Naperville Central High School's award-winning newspaper.

Central Times

Naperville Central High School's award-winning newspaper.

Central Times

Naperville Central High School's award-winning newspaper.

Central Times

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Central math teacher Free-quently dominates local pickleball courts

Leslie+Free+%28left%29+won+gold+at+the+National+pickleball+Chicago+Open+%28AAP%29+in+womens+doubles+4.0-4.5%2C+a+highly+competitive+bracket.
Photo courtesty of Leslie Free
Leslie Free (left) won gold at the National pickleball Chicago Open (AAP) in women’s doubles 4.0-4.5, a highly competitive bracket.

Beyond the classroom, Leslie Free, a math teacher at Central, dominates local pickleball courts,  participating in tournaments and training.

Free started playing pickleball about two and a half years ago when she was introduced to the sport by her neighbor, and has been addicted to it ever since.

“It was the tail end of the COVID era and all that,” Free said. “I just wanted to get outside and do something different.”

Free heads to the courts either to engage in competition or to join others for open play.

“If it’s a tournament, I gotta admit I have some butterflies depending on the level of competition,” Free said, “but if I’m going to open play, I’m ready to laugh because it’s one of those sports where you can be competitive but you can also laugh at yourself and laugh at each other.”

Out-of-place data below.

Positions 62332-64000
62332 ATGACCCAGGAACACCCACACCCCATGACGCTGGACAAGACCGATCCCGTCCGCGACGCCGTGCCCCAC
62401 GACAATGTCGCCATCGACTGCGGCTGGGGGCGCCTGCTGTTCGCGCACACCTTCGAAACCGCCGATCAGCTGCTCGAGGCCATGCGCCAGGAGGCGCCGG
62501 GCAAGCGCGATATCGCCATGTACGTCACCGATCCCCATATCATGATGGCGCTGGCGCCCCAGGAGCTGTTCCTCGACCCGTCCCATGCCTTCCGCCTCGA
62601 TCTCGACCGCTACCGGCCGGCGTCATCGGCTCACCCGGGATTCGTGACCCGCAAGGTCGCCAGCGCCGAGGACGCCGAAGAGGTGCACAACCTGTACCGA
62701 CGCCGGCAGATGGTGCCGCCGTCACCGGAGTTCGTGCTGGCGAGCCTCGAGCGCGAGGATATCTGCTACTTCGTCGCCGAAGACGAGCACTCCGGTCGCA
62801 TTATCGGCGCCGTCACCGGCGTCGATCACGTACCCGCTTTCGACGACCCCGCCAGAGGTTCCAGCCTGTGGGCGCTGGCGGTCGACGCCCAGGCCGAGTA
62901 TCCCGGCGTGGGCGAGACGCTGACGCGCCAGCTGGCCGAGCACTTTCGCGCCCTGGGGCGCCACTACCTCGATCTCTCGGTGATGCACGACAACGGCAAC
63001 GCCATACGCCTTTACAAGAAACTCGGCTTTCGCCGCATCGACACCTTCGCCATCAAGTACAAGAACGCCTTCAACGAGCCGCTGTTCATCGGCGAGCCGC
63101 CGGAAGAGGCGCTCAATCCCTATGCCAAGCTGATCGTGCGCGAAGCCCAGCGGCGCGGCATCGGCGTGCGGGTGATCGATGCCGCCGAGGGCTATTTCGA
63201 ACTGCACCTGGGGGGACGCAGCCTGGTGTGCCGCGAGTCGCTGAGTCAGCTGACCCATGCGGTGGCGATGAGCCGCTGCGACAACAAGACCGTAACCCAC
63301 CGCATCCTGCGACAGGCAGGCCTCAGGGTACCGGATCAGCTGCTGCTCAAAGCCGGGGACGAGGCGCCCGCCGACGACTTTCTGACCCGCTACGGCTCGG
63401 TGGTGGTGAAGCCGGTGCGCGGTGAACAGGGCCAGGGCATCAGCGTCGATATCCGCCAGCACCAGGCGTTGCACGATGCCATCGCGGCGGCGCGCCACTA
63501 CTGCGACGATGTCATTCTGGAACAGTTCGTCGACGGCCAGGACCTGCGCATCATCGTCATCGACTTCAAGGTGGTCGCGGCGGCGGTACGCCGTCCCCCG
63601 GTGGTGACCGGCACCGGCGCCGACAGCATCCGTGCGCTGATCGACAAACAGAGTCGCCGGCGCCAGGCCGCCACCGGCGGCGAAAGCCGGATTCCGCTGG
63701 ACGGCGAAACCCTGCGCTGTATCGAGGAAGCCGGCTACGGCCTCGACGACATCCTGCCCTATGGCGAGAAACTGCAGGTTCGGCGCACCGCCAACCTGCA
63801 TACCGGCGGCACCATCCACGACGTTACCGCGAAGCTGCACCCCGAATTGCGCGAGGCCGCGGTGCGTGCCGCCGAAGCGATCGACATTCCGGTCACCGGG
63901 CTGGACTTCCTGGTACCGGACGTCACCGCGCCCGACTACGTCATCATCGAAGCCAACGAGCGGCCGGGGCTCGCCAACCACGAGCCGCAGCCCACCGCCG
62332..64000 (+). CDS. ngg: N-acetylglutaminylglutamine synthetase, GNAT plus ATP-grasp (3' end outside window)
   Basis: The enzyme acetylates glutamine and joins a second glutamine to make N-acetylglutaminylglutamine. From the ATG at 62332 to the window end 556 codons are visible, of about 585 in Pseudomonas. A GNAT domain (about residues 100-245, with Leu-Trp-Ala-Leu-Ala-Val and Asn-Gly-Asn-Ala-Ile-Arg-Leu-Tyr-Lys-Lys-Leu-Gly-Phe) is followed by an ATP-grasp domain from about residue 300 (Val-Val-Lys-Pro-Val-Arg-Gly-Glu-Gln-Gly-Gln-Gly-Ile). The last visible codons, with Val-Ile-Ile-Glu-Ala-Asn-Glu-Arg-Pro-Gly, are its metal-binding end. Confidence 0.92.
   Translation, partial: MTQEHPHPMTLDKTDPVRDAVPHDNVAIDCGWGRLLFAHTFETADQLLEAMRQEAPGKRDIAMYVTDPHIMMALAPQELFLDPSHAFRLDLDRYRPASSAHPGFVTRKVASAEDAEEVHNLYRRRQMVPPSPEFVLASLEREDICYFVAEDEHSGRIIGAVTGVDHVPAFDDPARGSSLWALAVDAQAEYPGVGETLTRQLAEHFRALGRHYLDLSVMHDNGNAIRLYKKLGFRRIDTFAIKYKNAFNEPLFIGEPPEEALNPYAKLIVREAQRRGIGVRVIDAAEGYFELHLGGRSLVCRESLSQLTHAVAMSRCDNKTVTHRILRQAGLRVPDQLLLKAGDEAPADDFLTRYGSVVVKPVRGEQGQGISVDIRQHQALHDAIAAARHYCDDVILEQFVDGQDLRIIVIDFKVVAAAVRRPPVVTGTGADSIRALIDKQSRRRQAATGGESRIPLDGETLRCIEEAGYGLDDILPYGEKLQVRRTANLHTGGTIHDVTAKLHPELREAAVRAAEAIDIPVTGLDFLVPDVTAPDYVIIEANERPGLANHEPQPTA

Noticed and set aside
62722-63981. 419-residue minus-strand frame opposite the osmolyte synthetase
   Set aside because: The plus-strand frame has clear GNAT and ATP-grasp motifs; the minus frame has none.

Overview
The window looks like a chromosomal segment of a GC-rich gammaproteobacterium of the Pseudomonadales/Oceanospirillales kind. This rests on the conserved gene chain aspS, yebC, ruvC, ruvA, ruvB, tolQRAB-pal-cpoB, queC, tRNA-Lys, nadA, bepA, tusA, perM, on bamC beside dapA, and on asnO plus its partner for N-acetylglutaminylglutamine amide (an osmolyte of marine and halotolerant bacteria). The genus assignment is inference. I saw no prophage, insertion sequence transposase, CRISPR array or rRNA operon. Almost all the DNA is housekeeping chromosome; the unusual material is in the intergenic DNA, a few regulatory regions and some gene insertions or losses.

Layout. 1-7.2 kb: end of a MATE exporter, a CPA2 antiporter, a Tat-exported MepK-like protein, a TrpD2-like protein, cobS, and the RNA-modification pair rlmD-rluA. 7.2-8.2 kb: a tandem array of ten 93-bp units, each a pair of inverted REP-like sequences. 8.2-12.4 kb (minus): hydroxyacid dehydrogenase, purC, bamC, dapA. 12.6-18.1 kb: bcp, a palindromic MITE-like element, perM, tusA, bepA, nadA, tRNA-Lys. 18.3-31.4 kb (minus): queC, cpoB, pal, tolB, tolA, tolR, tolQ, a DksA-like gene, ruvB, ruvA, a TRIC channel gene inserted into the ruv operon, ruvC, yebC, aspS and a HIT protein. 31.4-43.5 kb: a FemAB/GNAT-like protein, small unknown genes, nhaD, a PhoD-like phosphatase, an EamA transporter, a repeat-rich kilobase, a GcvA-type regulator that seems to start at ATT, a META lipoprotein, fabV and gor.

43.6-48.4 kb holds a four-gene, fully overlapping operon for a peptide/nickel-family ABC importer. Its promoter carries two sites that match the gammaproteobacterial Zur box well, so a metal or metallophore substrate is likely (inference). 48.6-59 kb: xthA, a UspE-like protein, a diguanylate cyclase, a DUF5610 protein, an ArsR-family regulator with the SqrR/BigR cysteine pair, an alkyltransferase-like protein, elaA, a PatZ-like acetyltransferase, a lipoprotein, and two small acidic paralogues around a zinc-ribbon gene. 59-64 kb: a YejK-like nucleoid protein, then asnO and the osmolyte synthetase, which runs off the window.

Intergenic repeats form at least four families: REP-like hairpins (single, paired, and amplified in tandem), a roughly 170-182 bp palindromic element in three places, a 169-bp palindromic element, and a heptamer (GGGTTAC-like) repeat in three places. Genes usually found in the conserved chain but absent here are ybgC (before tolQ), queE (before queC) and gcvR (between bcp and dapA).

Since her college tennis days, Free hadn’t experienced the thrill of competition until she rediscovered it through playing pickleball.

“Being able to compete in tournaments has really brought back my competitive spirit,” Free said, “It gives me a lot of pride knowing that I can get back out there and be competitive with some of the better pickleball players.”

Free enjoys introducing her students and fellow teachers into the sport by encouraging them to join Central’s pickleball club.

“I talk about pickleball all the time, I tell kids at the school to come find me out at a park. Let’s play!” Free said.

Free integrates pickleball into her teaching by emphasizing the importance of preparation.

“I’ve really wanted to get better at pickleball so I get out there and play, I drill and I watch people who are better than me and I ask questions. So it’s kind of like I’m a student in that situation. I try to think about that when my kids are in front of me in my classroom, the students are playing a game of math,” Free said.

Rob Porter, a retired math teacher and current sub at Central, joined Free in open play two weeks ago, which was the first time Porter has seen her play.

“It was awesome, she’s really good, “ Porter said, “she was very helpful because I’m still learning the game, so she taught me all the different rules and strategies.”

Pickleball serves not only as a means for Free to stay active but also as an avenue for making friends.

“I just show up [to open play], and people that know me are happy to see me and that does a lot for your mental health to know that there’s people out there that enjoy playing pickleball with you,” Free said.

Free continues playing and competing in her free time.

“If you’re not laughing while playing pickleball, you’re doing it wrong,” Free said.

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About the Contributor
Kate Johnson
Kate Johnson, Staff Writer
Kate Johnson is a junior at Naperville Central. This is her first year on Central Times staff and she plans on majoring in Journalism and Communications. She enjoys writing opinion pieces. Outside of school she reads and plays video games. She is in the Theatre club and plans on playing Badminton for Central.
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